Interpregnancy intervals and perinatal and child health in Sweden: a comparison within families and across social groups
Population Studies, 74:3, 363–378 (2020)
A large body of research has shown that children born after especially short or long birth intervals have an elevated risk of poor perinatal outcomes, but recent work suggests this may be explained by confounding by unobserved family characteristics. We use Swedish population data on cohorts born 1981-2010 and sibling fixed effects to examine whether the length of the birth interval preceding the index person influences the risk of preterm birth, low birth weight, and hospitalization during childhood. We also present analyses stratified by salient social characteristics such as maternal educational level and maternal country of birth. We find few effects of birth intervals on our outcomes except for very short intervals (<7 months), and very long intervals (>60 months). We find few differences in the patterns by maternal educational level, or by maternal country of origin after stratifying by the mother’s highest attained education.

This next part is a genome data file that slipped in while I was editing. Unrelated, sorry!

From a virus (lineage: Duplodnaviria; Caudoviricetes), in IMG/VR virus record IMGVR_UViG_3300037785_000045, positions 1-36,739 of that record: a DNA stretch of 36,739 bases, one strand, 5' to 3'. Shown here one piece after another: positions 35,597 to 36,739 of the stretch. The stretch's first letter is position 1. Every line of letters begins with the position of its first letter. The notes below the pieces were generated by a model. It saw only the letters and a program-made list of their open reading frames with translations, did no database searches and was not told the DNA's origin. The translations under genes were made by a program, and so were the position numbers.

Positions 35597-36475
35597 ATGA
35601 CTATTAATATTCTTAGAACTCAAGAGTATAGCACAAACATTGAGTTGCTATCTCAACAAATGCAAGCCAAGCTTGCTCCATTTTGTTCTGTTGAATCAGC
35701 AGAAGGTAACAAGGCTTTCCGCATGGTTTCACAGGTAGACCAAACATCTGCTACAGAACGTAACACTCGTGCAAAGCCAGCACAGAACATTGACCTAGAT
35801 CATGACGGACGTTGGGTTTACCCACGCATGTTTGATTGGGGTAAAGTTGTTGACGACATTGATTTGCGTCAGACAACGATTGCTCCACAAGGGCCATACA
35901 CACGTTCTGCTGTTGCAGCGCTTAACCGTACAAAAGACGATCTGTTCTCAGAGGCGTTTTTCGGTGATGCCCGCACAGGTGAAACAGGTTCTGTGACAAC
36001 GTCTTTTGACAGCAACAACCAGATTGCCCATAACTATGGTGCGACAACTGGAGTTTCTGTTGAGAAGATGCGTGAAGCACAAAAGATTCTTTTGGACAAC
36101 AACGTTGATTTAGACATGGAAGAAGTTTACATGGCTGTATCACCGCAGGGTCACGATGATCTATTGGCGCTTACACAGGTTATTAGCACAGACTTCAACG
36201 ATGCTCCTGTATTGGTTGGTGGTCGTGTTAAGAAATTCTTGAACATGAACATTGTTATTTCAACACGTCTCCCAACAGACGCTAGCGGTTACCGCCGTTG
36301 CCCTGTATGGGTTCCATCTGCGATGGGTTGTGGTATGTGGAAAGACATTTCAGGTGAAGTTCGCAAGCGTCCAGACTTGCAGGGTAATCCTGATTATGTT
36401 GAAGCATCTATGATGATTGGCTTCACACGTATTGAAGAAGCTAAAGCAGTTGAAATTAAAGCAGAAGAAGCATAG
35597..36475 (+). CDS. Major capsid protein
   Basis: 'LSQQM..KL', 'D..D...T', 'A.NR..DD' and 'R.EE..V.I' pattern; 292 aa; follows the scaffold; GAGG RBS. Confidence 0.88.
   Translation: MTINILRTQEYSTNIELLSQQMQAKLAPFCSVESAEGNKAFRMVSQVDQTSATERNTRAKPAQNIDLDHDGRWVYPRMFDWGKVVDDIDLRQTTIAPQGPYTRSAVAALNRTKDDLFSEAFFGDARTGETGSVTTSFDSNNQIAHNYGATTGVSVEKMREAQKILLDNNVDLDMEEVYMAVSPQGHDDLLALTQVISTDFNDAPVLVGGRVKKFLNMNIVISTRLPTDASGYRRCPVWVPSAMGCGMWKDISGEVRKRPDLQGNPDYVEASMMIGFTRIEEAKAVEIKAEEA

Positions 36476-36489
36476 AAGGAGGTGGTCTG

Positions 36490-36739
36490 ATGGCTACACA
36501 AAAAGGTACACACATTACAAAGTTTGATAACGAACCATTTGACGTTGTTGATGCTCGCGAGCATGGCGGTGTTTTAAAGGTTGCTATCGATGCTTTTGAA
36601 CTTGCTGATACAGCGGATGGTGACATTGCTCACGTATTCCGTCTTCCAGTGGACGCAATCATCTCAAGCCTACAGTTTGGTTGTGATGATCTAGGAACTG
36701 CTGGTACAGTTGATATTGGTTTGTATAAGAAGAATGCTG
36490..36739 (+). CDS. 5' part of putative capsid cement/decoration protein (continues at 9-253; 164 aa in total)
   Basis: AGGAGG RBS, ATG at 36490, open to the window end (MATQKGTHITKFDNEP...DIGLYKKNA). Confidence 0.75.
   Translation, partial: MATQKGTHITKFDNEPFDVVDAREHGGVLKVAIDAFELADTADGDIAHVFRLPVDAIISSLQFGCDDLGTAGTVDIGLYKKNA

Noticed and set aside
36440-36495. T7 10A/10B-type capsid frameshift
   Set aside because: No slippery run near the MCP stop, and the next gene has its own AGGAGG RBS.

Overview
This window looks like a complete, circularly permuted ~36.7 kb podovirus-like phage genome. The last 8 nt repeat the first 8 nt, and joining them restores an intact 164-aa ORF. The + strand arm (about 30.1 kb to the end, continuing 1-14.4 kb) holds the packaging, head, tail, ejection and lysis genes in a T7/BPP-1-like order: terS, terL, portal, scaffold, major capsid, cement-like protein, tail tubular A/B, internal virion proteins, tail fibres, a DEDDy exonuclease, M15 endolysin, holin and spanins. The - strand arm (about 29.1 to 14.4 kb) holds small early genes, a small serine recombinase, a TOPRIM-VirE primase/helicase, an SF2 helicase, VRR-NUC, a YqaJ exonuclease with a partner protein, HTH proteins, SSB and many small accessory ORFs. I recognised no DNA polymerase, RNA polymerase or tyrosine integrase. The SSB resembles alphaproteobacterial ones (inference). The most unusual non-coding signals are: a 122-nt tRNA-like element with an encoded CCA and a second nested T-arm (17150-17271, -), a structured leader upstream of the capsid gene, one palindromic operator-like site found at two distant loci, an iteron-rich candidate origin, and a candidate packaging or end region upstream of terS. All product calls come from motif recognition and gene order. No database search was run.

Keywords: Sweden, birth weight, hospitalization, interpregnancy interval, population registers, siblings